The push for bulk
There are a lot of reasons why football players are bigger now than they used to be, says Jeffrey Potteiger, researcher at Grand Valley State University, who recently published a study tracking the size of football players from 1942 to 2011. Some are obvious: "we've gotten better at how we train players, we've gotten better at how we feed players." In 1978, the National Strength and Conditioning Association was founded by a group of strength coaches to help codify and legitimize a vast-growing profession. Hundreds of studies have been done to understand exactly what combination of protein and carbohydrates will give athletes the edge. Combined with likely illicit steroid use, better training and better food simply means bigger players.
But it's not just a technological improvement. Rule changes in the NFL likely contributed to incentivizing a bigger heavier player too. Up until the 1970s, it was legal for players to block below the waist - a move known as "chop blocking." But in 1970, the Rules Committee voted unanimously, 23-0, to ban chop blocks, calling the move "unethical" because it seemed to be causing serious knee and ankle injuries. The result was probably fewer knee and ankle injuries, but the rule change precipitated a huge boom in weight lifting. Players now needed to be big and sturdy, and extend their arms out straight to block above the waist.
The combination of this rule change and the advent of modern strength training seems to have set football on a steady course towards bigger and bigger players. And many coaches seem locked into this trajectory. "It's like an arms race," says Potteiger, "whoever can be the biggest strongest person out there gains the advantage on the field." When one team has Andre Gurode at center, the other team has to respond by putting a similarly sized player against him. When your defense is playing against a 6'7", 350 pound Flozell Adams, they need someone who can keep up. "Because in a jump ball the 6' 7" guy is always going to win," says Potteiger. Wagner agrees, saying that if one team has a bigger stronger line, they're going to have the advantage. And if coaches are comparing two similar players, they're almost always going to choose the larger one. "If they can run the same 40 yard dash, if they can jump just as high, they're going to pick the bigger person," says Wagner.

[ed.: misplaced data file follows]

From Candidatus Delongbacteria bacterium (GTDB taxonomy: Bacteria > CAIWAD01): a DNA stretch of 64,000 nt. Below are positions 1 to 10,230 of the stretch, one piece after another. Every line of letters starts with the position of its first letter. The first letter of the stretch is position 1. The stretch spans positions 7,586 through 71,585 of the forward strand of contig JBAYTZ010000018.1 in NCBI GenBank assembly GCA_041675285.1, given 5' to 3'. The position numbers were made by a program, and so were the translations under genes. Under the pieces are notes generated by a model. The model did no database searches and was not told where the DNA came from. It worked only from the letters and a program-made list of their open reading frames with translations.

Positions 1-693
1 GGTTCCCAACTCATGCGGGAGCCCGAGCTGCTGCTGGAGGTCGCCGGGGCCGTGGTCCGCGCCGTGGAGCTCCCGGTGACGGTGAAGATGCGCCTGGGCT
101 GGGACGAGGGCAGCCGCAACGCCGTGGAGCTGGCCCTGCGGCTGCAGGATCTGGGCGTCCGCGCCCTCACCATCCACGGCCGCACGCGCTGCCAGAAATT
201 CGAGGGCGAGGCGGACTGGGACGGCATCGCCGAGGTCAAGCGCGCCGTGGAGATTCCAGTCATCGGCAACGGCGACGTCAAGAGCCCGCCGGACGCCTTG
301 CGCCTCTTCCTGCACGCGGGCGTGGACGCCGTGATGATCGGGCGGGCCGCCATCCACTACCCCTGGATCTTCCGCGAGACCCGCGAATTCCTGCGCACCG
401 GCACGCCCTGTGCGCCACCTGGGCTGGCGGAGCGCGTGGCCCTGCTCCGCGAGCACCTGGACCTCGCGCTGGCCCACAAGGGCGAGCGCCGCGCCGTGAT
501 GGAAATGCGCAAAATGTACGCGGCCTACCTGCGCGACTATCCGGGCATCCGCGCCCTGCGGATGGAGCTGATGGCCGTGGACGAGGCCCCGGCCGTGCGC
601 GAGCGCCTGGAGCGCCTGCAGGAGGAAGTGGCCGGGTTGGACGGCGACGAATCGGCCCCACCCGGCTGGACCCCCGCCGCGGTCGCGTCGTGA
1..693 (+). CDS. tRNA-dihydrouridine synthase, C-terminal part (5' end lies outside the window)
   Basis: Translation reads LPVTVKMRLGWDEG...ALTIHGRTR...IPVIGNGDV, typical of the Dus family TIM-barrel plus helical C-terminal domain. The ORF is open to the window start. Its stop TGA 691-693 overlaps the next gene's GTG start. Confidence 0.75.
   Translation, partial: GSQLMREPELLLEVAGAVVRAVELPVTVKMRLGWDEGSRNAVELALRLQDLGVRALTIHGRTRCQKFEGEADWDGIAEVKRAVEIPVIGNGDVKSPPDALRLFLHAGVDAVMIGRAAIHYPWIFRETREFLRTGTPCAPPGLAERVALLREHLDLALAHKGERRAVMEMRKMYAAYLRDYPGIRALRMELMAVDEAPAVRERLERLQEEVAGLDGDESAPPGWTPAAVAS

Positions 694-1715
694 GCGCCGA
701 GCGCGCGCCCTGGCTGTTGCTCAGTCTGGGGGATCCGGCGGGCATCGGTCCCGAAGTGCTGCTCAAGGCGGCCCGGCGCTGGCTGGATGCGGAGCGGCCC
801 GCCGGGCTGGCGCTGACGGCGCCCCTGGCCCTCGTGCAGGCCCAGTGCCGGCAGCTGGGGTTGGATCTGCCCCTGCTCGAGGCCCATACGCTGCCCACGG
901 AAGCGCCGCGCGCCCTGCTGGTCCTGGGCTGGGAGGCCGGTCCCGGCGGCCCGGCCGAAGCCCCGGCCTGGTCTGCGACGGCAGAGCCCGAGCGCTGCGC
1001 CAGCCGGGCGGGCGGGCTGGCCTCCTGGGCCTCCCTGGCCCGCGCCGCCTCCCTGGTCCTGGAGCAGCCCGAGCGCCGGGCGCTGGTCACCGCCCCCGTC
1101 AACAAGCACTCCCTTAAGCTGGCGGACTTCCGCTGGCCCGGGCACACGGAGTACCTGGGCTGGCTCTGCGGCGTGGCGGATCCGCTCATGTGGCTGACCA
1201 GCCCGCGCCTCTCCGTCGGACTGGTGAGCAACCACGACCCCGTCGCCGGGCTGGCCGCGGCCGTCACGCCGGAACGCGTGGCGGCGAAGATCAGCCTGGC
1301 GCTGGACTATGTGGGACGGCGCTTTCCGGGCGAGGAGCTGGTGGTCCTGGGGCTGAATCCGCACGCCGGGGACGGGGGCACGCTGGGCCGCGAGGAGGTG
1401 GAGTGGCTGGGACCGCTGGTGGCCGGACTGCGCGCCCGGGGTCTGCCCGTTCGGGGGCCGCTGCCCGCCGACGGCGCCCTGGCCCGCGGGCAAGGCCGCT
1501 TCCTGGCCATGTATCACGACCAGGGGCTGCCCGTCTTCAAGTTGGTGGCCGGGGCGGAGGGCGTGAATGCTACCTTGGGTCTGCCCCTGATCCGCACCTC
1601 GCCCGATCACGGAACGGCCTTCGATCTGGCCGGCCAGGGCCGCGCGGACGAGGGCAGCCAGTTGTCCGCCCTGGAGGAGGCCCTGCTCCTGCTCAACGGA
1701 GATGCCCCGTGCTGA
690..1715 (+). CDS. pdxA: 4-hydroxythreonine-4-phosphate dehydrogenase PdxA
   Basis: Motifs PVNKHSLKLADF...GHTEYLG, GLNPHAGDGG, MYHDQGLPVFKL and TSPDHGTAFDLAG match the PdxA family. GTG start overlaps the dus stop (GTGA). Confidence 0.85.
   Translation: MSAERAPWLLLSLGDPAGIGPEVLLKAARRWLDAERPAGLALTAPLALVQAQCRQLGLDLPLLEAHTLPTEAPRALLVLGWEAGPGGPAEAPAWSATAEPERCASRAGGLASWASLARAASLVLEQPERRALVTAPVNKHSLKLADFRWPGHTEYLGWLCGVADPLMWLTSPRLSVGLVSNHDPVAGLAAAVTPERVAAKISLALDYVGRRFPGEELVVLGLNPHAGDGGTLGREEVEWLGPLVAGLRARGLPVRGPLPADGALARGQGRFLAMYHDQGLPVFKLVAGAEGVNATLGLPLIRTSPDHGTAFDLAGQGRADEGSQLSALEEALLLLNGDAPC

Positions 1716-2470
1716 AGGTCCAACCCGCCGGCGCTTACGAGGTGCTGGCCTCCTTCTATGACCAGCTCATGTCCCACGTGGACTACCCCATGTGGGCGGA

Of course, this push towards heavier, bigger players doesn't just impact the NFL. As professional players get bigger, so do college and high school players. The University of Florida has 16 players over 300 pounds on their roster. Elder High School, which has a famed football program, has ten players that weigh in over 250 pounds. And the earlier they start, Wagner says, the more likely they are to be able to get really big. "Just consider that most of these folks have been training through high school, through college, maybe 10 years of training to get to that point," Wagner says.